Through our canvassing efforts, we looked for the following evidence of a stalled construction site: an expired DOB permit, boarded up windows, locked doors, lack of ongoing construction, and conversations with neighbors. Using these criteria, we identified 48 buildings that appeared to be in various stages of stalled construction. However, the DOB has only 4 developments on its list of “stalled construction sites” within Bushwick.
The City has announced new, exciting opportunities to strengthen the arts workforce, utilize City properties for creative endeavors and promote arts clusters. The New York City Economic Development Corporation (NYCEDC), in conjunction with the Department of Cultural Affairs, has released four RFPs for which your organization may be eligible. More detail is below, and the full RFPs can be found at http://www.nycedc.com/rfp. The press release can be found at http://www.nyc.gov/culture.
Curate New York City – Deadline: November 9
The Curate New York City program is one of two initiatives aimed at showcasing the work of artists in New York City. The program will work with an arts organization to identify visual artists and provide them with gallery space in City properties. Exhibition space includes: St. George Minor League Baseball Stadium on Staten Island, Essex Street Market and NYCEDC in Manhattan, and Fulton Ferry Landing and Brooklyn Army Terminal (BAT) in Brooklyn.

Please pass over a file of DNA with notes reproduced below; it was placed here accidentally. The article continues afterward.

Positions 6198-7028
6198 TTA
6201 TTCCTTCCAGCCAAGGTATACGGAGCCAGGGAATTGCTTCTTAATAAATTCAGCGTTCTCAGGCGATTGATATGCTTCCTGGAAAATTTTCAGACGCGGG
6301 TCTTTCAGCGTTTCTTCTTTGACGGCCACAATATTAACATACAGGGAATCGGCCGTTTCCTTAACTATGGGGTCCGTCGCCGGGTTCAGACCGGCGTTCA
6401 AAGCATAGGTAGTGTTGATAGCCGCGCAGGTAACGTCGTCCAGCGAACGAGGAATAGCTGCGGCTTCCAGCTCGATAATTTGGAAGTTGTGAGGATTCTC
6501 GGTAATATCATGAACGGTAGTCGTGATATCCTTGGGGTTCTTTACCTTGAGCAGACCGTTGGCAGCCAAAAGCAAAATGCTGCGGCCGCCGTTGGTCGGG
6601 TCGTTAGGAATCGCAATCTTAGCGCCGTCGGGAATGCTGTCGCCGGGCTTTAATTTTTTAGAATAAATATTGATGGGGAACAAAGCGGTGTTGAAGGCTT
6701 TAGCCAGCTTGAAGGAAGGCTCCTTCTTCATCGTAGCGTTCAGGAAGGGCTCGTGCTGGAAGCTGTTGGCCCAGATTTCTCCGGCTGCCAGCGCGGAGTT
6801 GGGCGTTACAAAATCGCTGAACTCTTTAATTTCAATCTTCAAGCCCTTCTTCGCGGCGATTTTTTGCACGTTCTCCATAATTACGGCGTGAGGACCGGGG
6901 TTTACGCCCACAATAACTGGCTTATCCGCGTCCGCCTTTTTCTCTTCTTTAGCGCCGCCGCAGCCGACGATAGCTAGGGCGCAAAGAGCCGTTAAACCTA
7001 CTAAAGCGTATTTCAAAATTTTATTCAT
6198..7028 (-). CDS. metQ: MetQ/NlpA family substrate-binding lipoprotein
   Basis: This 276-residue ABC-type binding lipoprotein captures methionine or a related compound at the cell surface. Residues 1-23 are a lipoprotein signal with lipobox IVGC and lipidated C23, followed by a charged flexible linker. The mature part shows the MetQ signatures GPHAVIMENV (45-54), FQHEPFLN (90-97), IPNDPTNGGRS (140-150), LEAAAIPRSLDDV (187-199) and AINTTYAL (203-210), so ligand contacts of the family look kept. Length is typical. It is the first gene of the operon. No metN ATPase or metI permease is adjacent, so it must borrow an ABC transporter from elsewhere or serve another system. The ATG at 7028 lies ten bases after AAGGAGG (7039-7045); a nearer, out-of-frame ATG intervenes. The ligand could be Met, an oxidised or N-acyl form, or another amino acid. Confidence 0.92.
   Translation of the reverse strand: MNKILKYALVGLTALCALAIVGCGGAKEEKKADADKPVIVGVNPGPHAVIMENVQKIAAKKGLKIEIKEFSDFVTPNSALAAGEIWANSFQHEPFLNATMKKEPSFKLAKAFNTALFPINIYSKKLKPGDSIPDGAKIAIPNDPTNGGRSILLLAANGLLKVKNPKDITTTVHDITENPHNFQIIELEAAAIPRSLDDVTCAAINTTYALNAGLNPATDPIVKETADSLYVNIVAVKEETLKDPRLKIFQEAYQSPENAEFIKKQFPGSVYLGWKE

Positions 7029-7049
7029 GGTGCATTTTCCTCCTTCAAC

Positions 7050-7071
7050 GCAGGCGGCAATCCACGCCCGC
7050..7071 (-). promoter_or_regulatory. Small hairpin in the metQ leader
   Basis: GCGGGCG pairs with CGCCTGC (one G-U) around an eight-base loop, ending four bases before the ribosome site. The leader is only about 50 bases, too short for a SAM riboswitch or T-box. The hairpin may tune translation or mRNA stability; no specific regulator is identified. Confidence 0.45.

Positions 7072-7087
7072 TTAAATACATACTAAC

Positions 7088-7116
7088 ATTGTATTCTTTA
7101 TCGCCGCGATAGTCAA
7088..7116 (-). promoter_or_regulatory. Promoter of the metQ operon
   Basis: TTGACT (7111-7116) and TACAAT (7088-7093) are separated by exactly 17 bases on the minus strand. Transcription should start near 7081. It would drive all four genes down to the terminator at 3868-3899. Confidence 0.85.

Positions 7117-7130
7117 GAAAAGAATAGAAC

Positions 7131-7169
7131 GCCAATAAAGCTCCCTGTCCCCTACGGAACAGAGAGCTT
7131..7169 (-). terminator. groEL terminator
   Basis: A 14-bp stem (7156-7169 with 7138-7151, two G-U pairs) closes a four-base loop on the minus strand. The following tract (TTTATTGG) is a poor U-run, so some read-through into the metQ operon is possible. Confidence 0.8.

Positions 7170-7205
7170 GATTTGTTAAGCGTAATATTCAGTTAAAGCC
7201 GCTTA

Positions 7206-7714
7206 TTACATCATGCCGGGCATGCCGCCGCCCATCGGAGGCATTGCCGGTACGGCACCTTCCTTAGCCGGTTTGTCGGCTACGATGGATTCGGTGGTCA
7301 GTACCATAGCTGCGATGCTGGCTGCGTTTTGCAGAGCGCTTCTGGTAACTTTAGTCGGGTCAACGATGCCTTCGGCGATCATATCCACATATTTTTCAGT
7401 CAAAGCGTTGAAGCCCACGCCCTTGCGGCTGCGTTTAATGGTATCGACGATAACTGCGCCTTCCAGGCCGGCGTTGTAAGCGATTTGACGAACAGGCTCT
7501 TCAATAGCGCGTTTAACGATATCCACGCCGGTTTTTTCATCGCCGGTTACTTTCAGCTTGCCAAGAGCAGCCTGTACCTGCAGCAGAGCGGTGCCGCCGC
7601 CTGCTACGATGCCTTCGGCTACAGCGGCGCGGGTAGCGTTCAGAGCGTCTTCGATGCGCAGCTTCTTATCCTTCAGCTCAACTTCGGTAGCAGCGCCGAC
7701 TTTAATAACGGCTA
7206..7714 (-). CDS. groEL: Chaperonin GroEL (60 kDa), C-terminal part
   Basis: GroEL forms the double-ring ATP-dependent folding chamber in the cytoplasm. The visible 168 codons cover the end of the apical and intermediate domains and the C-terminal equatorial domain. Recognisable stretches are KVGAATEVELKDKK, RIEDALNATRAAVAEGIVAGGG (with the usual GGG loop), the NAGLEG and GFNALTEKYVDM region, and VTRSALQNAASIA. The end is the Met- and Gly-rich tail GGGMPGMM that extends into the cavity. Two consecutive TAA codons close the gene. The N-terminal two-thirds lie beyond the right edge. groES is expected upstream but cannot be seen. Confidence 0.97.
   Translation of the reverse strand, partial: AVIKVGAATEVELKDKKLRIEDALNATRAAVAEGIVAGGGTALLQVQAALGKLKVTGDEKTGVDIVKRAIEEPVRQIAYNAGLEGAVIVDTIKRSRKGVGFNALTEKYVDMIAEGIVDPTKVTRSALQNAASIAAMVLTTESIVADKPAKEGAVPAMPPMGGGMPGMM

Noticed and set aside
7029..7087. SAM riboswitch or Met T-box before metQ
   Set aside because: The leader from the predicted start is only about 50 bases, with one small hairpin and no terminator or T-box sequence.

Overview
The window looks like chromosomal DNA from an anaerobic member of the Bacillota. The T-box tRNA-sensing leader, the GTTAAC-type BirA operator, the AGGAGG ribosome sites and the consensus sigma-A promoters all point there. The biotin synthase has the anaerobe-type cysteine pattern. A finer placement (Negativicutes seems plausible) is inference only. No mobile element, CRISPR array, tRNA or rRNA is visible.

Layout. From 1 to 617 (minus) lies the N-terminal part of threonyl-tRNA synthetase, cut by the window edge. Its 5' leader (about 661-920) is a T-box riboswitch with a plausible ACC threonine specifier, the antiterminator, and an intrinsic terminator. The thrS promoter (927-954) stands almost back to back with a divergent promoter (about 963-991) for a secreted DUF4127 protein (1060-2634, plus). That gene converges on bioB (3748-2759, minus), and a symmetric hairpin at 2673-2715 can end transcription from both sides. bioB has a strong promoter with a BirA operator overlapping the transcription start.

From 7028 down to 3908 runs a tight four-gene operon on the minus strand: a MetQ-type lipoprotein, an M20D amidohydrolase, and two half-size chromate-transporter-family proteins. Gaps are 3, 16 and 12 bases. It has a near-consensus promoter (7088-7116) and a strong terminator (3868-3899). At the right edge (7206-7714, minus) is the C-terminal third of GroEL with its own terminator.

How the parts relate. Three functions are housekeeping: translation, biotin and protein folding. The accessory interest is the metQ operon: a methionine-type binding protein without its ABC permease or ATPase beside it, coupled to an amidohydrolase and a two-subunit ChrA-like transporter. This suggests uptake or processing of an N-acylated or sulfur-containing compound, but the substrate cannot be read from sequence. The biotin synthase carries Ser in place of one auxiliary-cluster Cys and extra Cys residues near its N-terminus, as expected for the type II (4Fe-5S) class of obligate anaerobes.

New York City Performs – Deadline: November 9
NYC Performs focuses on introducing performing artists, including musical and dramatic artists, to wider audiences. In partnership with the NYC Department of Parks & Recreation, artists will stage performances at City properties across the five boroughs including: St. George Esplanade on Staten Island, Fulton Ferry Landing in Brooklyn, West Harlem Piers Park in Manhattan, 161 Street Passive Pier in the Bronx, and Socrates Sculpture Park in Queens. NYCEDC will work with a cultural organization to identify performing artists and stage performances.
Promoting Arts Clusters – Deadline: November 16
NYCEDC has created a program to promote New York City neighborhood arts clusters. The program will encourage local arts organizations to collaborate with local businesses and their Business Improvement Districts (BIDs) to spur economic activity via marketing campaigns and tourist incentives. NYCEDC will provide two $25,000 awards to match the arts clusters program. Artist as Entrepreneur – Deadline: November 16 The City’s Artist as Entrepreneur program aims to equip New York’s artists with the business and management skills they need to successfully market their work. The program has two phases. In the first phase, artists attend an intensive 5-day “boot camp’ in which they develop business plans for their work and learn to use financial, marketing, and management tools to further their careers. The training course will be provided by a educational provider. In the second phase, graduates of the training program are eligible to apply in an Artist Studio Program that grants access to affordable studio space and a network of artists at the Brooklyn Army Terminal (“BAT”). The Artist Studio Program is operated by Chashama, Inc.
CAPITAL B wants to better understand:
– How the arts impact the quality of life and the economy of Bushwick
– How access to affordable work and live space has changed in the past 5 years
– What areas of neighborhood life need the most improvement
The results will shape CAPITAL B’s work in the year to come
and help us to effectively build lasting partnerships between the arts community, long-term
residents, and neighborhood organizations.
Thank you so much!